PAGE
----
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GOTO pointing nowhere near object!


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Ok, apologies if the topic title is a bit cryptic - I couldn't think of a more descriptive one!

I went out for an imaging session a few nights ago.  I roughly aligned the mount towards Polaris, then tried an alignment.  Now, this is something I've noticed over a couple of months, but it was only the last session where I tried my first use of Alignmaster that it really started to annoy me and lead me to seek some advice!

When I select a star to align, the telescope slews, but ends up maybe 10-15 degrees off where it should be pointing.

I've ensured that the time is correct, that I'm in the correct time zone and not using Daylight Saving.  The date is correct, and the location is still set at the same as it always has been.

As I say, in previous sessions, I've done the 2 star alignment and made the massive corrections to the position, then done a couple of calibration stars, and after that, it works fine.  However, as I found to much frustration a few nights ago, Alignmaster won't correct if the error is more than 10 degrees out.

Anyone got any advice for me?  :)  Is my mount knackered? 

It's a Celestron CG-5 GT mount, btw.

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Could be any of the things you mention. Are you sure your location is spot on and you are inputting Longitude West of the meridian? Once your mount is aligned with Polaris are you then aligning your scope with Polaris too. Are you sure it's Polaris. Keep at it you will get there.

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Could be any of the things you mention. Are you sure your location is spot on and you are inputting Longitude West of the meridian? Once your mount is aligned with Polaris are you then aligning your scope with Polaris too. Are you sure it's Polaris. Keep at it you will get there.

Yeah, I initially thought that the location had reset itself, but I checked it and it's definitely set correctly.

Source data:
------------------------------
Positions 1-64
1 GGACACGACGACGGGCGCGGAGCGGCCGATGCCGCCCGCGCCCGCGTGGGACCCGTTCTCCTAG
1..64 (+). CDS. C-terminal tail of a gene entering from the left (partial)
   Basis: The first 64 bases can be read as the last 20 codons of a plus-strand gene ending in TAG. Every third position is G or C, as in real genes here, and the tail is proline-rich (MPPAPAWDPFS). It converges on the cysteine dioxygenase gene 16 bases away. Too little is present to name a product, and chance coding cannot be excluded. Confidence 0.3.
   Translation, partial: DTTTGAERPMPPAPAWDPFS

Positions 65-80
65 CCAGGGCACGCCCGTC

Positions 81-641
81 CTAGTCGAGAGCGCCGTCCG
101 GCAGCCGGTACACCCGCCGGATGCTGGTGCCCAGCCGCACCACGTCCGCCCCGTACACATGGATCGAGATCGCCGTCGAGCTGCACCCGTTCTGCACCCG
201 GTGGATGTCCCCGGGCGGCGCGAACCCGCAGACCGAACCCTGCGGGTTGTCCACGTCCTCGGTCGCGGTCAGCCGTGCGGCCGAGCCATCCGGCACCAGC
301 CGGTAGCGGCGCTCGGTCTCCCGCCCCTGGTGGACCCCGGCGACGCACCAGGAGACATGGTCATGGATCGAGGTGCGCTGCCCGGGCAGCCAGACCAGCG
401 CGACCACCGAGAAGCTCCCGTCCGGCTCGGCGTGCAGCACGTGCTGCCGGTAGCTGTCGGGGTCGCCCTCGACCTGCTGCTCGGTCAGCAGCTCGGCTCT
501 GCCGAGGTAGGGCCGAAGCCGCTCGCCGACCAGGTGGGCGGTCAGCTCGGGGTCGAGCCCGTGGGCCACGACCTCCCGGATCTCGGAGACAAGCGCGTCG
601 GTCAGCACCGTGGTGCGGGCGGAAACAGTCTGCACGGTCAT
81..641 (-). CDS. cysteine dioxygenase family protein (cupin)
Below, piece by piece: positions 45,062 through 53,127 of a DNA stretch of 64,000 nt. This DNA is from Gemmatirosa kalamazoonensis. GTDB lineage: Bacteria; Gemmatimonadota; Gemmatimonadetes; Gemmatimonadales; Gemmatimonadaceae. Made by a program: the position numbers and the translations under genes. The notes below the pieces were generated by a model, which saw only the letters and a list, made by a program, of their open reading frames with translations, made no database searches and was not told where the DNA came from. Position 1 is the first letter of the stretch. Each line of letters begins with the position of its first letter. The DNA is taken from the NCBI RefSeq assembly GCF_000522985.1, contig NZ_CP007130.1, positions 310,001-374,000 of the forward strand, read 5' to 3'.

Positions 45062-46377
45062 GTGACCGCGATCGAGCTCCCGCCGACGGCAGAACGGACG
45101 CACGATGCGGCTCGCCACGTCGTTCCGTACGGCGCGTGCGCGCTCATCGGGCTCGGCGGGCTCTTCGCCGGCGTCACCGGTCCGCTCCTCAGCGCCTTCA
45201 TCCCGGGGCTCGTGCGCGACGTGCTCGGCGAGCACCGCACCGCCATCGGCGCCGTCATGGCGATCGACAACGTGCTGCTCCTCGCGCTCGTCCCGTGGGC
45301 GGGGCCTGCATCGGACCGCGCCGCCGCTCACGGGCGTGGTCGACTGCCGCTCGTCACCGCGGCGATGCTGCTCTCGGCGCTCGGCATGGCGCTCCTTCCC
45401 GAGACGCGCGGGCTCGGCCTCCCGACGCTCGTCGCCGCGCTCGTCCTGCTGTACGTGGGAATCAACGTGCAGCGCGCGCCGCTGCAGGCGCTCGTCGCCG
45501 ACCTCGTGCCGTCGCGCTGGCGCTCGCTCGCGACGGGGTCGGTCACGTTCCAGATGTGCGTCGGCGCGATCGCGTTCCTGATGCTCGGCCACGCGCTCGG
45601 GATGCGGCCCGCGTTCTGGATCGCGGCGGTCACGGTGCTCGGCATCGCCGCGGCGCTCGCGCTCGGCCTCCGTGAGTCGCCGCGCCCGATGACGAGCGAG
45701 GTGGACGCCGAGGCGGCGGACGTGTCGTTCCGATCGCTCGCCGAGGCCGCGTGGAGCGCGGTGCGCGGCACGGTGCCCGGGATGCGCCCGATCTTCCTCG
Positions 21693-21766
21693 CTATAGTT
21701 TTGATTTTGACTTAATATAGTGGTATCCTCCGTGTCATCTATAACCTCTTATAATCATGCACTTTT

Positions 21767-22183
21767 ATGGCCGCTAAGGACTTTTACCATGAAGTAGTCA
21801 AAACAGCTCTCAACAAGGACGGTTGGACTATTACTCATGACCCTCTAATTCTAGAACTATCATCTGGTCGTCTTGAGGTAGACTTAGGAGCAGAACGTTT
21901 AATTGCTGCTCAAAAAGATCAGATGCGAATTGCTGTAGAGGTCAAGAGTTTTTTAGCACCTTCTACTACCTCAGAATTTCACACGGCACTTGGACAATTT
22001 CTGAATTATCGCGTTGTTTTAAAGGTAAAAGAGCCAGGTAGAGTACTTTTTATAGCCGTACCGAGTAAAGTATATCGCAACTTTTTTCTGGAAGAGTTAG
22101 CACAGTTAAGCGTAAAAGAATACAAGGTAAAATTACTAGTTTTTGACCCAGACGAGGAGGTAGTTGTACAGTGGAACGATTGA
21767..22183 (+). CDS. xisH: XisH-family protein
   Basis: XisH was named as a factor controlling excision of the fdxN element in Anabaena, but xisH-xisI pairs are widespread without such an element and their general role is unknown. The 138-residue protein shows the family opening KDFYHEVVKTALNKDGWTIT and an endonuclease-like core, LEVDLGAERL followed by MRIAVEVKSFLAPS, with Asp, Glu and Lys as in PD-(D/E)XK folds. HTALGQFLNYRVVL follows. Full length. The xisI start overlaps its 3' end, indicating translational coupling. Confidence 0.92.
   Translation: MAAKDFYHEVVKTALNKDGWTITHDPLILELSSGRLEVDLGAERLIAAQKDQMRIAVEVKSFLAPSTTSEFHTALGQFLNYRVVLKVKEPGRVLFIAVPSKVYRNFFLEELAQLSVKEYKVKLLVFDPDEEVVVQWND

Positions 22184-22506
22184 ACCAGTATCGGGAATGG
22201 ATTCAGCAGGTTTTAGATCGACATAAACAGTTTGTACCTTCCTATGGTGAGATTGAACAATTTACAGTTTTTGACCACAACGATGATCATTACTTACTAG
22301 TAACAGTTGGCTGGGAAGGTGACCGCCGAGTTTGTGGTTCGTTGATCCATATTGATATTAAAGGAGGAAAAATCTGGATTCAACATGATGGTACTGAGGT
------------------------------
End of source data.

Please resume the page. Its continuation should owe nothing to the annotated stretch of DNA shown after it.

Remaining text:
I'm 100% certain that the mount was aligned with Polaris, and about 99% sure that the camera was aligned with Polaris too (I wasn't using the scope, just the camera attached to the mount).

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Check what the start position of the mount should be. A mount/scope cannot slew to a star to align on accurately, unless the system presumes some starting position.

Also write down all the data from the handset, do not look at and think Yes it is right, just read what is displayed and write it down and then check it. From testing things it is amazing how people "see" what they expect to see. Not deliberately but the times I have found this is not exactly rare.

Make sure the timezone is actually correct. I have read of people setting this off by 1 so they do not have to say Yes to DST (why that is a problem I have no idea) trouble is that when DST is actually Off the scope can never be set to compensate so is 1 zone out. But as mentioned previouysly 15 degrees sounds like DST or Timezone.

Edited by ronin
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Thanks for all your responses.  I'll triple check the data next time I set up.  One of the first things I considered was that I had either the time zone wrong, or that it was using BST instead of GMT, as it did seem as if it was about an hour off the expected position.  The handset tells me that I'm definitely in the right time zone, using the right time (i.e. GMT at the moment) and that my location is pretty close (I'm selecting Liverpool as a city rather than inputting the exact coordinates, but Liverpool is almost exactly due north of my location, so shouldn't result in that big a difference).

But I'll definitely make a note of the handset settings next time I get a chance to set up just to confirm it all.

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Hi Ya Bujin, I had a problem a while back, not using any software to align - just visual, the mount was around the same amount out on the first alignment star - turned off then turned on again - same again first alignment was off - wonder if you have tried a factory reset yet - I done this and has worked  well since - after the first calibration star, the alignment was spot on for the rest of the alignment stars - I had a problem though last week, I sent the scope on a GOTO and the actual tube assembly was pointing the wrong way - 180 degrees out, the tube was pointing roughly at the correct position in the sky but the corrector on the Mak was facing the floor - very strange - might be worth a factory Reset  -unless you've already tried that - these mounts are great when they are working, but tend to throw a few "wobblies" every now and then.

Paul.

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This is an interesting subject. My niece has a similar problem and being new to this I couldn't really advise her other that to check the co-ords she was putting in. Thanks guys I now have some more suggestions for her to try.

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